>>By mebaroo   (Friday, 30 Jan 2004 15:45)

I read many Steinbeck's books over the years, and find that his views are still current in today's society. Maybe a new look on what he wrote would make us realize that the poor are turned into criminals by the rich who get away with crime every day.

>>By Noudjali   (Friday, 30 Jan 2004 19:01)

mebaroo, ha! You are so dead on this one. It is the sumptuous prose that infects a reader. I told a friend who had not read Steinbeck that Steinbeck was the only writer I would find myself FORCED to go back, over and over again, to read pasages of a book long before I finished it.

Noudjali...I think that Steinbeck woould have been felt great satisfaction to know that his work looked so clearly into the future. I think he would be disenchanted with our indiffernece to what he had to say.

>>By Al C   (Friday, 30 Jan 2004 22:15)

Here in Denmark Steinbeck have a big name, most children meet him in school, and read Mice and Men. Then we return to him later in life.
In Danish we can say “ en Lenny god mand” what translate will say something like “ a Lenny look a like” or “a Lenny god man”. It’s said about a man who is a little naïve, honest an maybe a little dumb, but a man everyone loves.
I’m sure that Steinbeck has a big influence at the way Danes look at USA and Americans. (and that is god… and bad).

>>By villys   (Saturday, 13 Mar 2004 22:49)

Steinbeck's ability to capture character and present it to us in few words puts him on a par with any writer of this century. His penetrating view of the world is wonderfully given to us in To A God Unknown, an early project of his which took many years to bring to fruition. Cannery Row is to me one of the funniest celebrations of life I've ever read, mixing outrageos humor with tender sadness while exploring the themes of our togetherness as human beings and our ultimate aloneness.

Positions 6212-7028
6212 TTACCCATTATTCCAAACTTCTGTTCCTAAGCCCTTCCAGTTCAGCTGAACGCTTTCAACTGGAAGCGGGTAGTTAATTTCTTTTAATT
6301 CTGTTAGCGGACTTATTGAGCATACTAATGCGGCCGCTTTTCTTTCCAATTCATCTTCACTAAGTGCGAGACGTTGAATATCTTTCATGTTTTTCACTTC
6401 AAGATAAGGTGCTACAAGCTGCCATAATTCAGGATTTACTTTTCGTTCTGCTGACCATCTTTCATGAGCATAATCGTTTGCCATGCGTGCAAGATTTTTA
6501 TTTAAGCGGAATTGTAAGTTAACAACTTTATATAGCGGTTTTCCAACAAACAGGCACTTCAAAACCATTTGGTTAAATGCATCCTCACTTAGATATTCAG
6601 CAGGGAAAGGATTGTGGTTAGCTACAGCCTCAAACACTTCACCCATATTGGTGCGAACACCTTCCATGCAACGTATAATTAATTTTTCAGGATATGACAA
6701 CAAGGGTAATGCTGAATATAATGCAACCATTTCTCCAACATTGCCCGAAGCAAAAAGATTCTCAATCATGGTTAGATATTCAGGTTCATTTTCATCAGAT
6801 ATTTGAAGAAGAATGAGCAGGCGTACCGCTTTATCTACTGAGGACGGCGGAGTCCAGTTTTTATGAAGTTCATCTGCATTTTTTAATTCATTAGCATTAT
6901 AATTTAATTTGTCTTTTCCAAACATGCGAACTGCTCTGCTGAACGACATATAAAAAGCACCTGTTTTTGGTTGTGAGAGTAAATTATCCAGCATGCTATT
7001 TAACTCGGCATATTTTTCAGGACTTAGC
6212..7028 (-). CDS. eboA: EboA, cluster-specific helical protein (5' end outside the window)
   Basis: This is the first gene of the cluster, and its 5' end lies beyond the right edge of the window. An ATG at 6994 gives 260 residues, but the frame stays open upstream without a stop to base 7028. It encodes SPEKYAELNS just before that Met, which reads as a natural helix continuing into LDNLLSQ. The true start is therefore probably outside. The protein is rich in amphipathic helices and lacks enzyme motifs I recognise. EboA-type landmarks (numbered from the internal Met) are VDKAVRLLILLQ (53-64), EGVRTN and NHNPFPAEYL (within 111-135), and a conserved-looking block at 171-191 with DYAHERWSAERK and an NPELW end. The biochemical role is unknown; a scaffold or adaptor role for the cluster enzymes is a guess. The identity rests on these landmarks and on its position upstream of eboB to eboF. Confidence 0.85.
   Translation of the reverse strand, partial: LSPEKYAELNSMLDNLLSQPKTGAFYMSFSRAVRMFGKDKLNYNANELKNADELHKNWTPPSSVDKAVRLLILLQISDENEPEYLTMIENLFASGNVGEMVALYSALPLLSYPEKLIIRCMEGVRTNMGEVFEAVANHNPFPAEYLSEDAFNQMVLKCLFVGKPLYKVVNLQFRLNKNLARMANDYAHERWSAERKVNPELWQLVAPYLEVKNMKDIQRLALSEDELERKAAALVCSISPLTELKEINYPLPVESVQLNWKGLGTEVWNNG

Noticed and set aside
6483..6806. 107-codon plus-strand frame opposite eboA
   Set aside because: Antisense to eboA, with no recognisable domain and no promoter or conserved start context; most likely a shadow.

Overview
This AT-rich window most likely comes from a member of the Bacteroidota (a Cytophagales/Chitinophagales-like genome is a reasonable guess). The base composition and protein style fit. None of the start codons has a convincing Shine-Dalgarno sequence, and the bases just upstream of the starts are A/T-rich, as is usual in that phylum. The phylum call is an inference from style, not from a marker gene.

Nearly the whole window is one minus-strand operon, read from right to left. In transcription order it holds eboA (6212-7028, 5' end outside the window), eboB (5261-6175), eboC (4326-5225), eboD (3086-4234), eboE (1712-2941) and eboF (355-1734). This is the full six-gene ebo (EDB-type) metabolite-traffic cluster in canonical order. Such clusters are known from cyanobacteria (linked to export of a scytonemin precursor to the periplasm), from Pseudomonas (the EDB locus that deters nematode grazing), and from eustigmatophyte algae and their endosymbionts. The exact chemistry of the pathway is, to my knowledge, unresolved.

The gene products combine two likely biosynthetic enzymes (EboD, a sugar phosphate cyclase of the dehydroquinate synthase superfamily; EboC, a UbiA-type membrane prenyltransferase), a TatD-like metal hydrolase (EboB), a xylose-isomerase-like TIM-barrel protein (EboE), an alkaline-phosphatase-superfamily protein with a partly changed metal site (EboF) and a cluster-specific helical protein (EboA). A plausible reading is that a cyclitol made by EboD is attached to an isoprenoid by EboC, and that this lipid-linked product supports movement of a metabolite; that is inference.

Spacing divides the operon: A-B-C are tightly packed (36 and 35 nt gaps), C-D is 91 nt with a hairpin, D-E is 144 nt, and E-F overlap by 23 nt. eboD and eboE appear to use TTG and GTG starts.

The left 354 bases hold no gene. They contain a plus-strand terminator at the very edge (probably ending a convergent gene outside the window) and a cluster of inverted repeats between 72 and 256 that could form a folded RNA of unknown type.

To read Steinbeck is to experience beauty. He is very overlooked as a truly great writer.

>>By aprender   (Sunday, 18 Apr 2004 00:33)

Thank you Aprender for mentionning Cannery Row. It's a Steinbeck book I don't know. I'll try to find it and read it soon.

>>By Noudjali   (Sunday, 18 Apr 2004 12:04)

The movie, "The Grapes of Wrath" by John Ford, is an ALL-TIME Classic. Henry Fonda plays the Tom Joad part Brilliantly (the Best performance of his career). As Great as the movie is, the book is even better; Steinbeck's evocative imagery, both in terms of the Physical World, and the World of Ideas (Justice/Injustice; Love/Hate; Affluence/Poverty; and the indispensible role of Family in our Society), is lush, and unflinchingly Honest. It paints a very unflattering picture of America's Love Affair with Money, and how American's value Cash over Human Life itself.
Many people say the Great American Novel has yet to be written. This is just not so, for "The Grapes of Wrath" is just that.......

>>By Pincushion   (Wednesday, 16 Jun 2004 02:28)

I read Of Mice and Men in high school and thought it was alright. Now, three years later I just read East of Eden and wow. The prose caught me from page one, his opening descriptions of the Valley are incredible, and so poetic. I was really impressed, just in those first 20 pages I realized for the first time what a truly fantastic writer Steinbeck really is. I've read a few critiques that seemed to feel he over-simplified his characters and that the novel was far too straightforward... but I don't feel that's an adequate description. The characters are relatively static, to be sure, however each of them has an amazing depth and richness. I found myself recognizing pieces of myself and people I've known in each character, and I could connect with many other aspects of the plot as well. Though the novel is fairly straightforward, I think it helps lend it the epic, biblical feel that Steinbeck was (probably) shooting for.

>>By Mezzanine   (Tuesday, 19 Jul 2005 05:25)

When Steinbeck wrote, he was not so interested in pleasing critics and readers with literary tricks or slickness. He dealt with the conditions of life in America. No one does it better.


>>By Al C   (Sunday, 24 Jul 2005 15:04)